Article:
Author

Arvind Venkat

Date of Award

1-1-2000

Document Type

Open Access Thesis

Degree Name

Medical Doctor (MD)

First Advisor

Dr. Amy Friedman

Abstract

The increasing number of patients with end-stage liver disease (ESLD) listed for transplantation has forced physicians to examine the disparities in waiting times (WT) for this procedure across the US. The debate has centered upon whether physicians within regions with longer WT, such as that of Yale, are listing patients prematurely compared to regions with shorter WT . Using regional variations in WT, per this argument, to analyze access to organs is therefore misleading. To determine the appropriateness of listing practices at Yale, the authors applied stratification guidelines for liver transplant candidates adopted by the United Network for Organ Sharing (UNOS) on 1/19/98 to patients listed for transplantation at Yale as of 11/14/97. Medical records were reviewed to confirm clinical histories, and referring physicians were contacted to obtain data from within four months of 11/14/97. Patients were reclassified per UNOS guidelines and followed until 7/1/99 to determine prognosis. Of the original cohort of 89 patients, 8 patients had died prior to reclassification; 2 had been lost to follow-up. Of the remaining 79 patients, 40/79 (50.6%) met criteria for severe ESLD, and an additional 29/79 (36.7%) met minimal listing criteria (MLC); a total of 87.3% met criteria for listing for transplantation. Of the 10 patients who did not meet MLC, by 7/1/99. 4 were listed after appeal to the regional review board under circumstances not covered by UNOS guidelines, 4 clinically worsened and were actively listed, and 2 remained clinically well. By 7/1/99, 1 patient was found to meet MLC, but was clinically too well to offer transplantation, and 1 additional patient had been lost to follow up. On 7/1/99, 3/86 (3.4%) patients in the original cohort did not meet MLC for transplantation. There is no evidence that long WT have led to premature listing of liver transplant candidates at Yale.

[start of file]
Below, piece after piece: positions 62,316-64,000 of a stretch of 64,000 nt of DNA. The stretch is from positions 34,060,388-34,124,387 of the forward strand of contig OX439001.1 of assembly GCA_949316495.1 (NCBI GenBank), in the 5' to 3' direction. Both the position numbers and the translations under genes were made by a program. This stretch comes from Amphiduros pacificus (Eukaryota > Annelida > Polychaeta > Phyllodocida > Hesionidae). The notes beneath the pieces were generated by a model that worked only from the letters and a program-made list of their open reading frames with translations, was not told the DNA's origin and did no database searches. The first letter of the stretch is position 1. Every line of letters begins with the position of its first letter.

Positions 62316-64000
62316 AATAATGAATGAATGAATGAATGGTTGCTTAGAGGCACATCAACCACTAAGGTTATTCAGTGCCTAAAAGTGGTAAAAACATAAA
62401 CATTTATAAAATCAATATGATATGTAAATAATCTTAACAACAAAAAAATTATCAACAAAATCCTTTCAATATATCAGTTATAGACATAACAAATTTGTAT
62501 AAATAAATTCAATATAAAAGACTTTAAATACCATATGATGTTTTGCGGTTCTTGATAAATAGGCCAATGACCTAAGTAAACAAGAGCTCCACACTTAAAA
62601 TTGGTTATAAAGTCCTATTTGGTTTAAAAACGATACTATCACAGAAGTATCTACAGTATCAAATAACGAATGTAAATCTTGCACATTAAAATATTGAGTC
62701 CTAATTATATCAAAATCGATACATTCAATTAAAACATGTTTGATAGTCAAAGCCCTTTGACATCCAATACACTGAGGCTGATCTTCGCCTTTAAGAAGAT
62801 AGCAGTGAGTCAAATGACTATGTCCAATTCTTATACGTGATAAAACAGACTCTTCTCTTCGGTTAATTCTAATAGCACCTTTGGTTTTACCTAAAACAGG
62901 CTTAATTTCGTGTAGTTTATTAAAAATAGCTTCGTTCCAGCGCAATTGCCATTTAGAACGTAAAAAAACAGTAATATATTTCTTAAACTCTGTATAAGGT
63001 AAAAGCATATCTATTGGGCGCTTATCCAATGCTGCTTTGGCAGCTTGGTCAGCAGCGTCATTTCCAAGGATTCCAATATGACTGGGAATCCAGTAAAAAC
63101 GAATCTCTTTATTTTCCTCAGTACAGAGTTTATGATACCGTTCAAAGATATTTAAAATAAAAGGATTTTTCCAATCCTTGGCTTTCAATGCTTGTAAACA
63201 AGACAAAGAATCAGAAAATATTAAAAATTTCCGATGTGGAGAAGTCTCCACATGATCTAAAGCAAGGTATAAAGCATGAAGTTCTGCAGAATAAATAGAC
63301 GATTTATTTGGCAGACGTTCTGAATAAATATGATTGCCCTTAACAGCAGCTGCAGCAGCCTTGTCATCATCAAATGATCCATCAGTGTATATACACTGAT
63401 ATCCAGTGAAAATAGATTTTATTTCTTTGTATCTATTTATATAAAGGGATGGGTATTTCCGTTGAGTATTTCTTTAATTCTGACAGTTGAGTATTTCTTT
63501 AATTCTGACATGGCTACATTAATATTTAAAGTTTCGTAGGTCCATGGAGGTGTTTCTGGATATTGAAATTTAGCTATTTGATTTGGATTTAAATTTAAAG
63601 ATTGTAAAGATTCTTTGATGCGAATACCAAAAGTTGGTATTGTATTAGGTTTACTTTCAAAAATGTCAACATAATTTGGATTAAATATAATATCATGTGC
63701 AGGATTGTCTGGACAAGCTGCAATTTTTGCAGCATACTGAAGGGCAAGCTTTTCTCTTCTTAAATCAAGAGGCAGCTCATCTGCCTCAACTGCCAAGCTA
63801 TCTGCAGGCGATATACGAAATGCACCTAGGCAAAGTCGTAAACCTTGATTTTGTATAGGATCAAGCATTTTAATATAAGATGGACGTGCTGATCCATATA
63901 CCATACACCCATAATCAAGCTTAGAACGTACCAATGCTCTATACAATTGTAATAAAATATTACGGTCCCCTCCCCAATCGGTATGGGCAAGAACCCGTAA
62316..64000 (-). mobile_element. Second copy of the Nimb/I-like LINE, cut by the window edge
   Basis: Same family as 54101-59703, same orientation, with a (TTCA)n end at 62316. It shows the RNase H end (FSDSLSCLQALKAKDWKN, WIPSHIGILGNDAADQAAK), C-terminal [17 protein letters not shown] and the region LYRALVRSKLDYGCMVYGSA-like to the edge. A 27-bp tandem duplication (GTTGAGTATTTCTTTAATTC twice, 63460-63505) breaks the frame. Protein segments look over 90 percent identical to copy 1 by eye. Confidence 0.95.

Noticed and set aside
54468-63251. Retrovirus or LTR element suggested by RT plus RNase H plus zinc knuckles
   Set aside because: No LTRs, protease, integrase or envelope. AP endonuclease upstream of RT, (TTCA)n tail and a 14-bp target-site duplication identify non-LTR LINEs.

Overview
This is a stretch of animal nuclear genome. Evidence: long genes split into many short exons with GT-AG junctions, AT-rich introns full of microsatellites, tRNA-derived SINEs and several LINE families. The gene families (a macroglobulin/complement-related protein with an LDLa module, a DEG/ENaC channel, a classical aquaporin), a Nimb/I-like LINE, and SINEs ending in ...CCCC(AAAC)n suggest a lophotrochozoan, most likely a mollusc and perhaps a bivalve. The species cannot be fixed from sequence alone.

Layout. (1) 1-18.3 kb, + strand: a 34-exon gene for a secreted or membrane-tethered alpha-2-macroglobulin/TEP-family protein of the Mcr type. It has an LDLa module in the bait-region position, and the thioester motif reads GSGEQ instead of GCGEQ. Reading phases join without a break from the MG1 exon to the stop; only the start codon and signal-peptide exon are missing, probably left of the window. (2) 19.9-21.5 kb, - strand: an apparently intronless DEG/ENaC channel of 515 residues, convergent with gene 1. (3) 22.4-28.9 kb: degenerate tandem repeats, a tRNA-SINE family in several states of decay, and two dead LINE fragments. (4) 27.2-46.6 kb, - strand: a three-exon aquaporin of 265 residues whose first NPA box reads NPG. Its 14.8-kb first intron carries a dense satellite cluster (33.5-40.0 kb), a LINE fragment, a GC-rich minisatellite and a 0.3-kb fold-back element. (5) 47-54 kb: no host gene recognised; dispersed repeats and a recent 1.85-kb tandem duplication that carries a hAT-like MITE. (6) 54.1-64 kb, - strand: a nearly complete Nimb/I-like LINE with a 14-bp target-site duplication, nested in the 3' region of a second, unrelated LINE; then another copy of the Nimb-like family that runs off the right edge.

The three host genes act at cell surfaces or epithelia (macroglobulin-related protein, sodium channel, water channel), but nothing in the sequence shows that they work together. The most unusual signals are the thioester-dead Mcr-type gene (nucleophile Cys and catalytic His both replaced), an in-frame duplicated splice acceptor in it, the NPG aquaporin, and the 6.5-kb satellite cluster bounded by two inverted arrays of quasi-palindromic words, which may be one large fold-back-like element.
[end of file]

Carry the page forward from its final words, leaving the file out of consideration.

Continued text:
Comments

This is an Open Access Thesis.

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